This work considers the control of a manipulator with the aim of executing desired time-varying motion–force trajectories in the presence of a stiff environment. In several situations, the interaction with the environment constrains just one degree of freedom of the manipulator end-effector. Focusing on this contact degree of freedom, a switching position–force controller is considered to perform the hybrid motion–force tracking task. To guarantee input-to-state stability of the switching closed-loop system, a novel stability result and sufficient conditions are presented. The switching occurs when the manipulator makes or breaks contact with the environment. The analysis shows that to guarantee closed-loop stability while tracking arbitrary time-varying motion–force profiles with a rigid manipulator, the controller should implement a considerable (and often unrealistic) amount of damping, resulting in inferior tracking performance. Therefore, we use the stability analysis technique developed in this paper to analyze a manipulator equipped with a compliant wrist. Guidelines are provided for the design of the wrist compliancy while employing the switching control strategy, such that stable tracking of a motion–force reference trajectory can be achieved and bouncing of the manipulator against the stiff environment can be avoided. Numerical simulations are presented to illustrate the effectiveness of the approach.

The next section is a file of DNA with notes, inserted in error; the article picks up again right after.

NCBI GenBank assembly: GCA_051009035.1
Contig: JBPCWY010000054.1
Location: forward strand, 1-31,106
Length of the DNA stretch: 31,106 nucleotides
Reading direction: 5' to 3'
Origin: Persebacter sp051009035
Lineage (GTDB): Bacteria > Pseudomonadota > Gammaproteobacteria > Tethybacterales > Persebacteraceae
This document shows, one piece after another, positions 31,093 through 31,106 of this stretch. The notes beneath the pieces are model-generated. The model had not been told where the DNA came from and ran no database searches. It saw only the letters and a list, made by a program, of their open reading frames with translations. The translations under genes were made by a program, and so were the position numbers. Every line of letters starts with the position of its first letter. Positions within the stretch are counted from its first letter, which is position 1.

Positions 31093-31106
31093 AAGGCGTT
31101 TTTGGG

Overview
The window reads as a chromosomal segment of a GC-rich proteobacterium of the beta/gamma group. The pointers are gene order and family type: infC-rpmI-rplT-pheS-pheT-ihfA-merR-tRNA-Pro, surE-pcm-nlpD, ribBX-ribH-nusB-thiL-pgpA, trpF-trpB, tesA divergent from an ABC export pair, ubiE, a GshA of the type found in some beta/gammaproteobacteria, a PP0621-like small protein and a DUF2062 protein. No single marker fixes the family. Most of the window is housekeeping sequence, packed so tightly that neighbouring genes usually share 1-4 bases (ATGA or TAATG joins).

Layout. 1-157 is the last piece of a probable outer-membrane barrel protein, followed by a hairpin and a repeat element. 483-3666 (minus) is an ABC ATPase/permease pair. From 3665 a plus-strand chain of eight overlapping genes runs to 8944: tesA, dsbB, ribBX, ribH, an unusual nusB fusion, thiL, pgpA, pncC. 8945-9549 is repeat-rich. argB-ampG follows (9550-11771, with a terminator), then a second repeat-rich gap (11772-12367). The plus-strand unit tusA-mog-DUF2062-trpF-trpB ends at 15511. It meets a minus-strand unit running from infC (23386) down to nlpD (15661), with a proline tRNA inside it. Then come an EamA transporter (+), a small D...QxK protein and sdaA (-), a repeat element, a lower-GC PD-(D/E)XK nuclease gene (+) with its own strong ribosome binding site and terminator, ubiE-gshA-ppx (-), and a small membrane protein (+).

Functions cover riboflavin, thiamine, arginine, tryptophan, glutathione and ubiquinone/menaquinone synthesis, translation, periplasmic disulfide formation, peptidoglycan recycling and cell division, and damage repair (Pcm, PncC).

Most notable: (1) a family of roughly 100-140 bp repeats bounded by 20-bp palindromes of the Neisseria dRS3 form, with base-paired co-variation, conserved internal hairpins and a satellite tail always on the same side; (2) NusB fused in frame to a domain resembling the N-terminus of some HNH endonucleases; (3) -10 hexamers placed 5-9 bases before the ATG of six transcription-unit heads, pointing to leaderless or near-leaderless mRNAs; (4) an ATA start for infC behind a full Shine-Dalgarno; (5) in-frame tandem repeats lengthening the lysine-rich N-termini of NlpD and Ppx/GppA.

Bibliographical noteThe material in this paper was partially presented at the 2015 American Control
Conference, July 1–3, 2015, Chicago, IL, USA.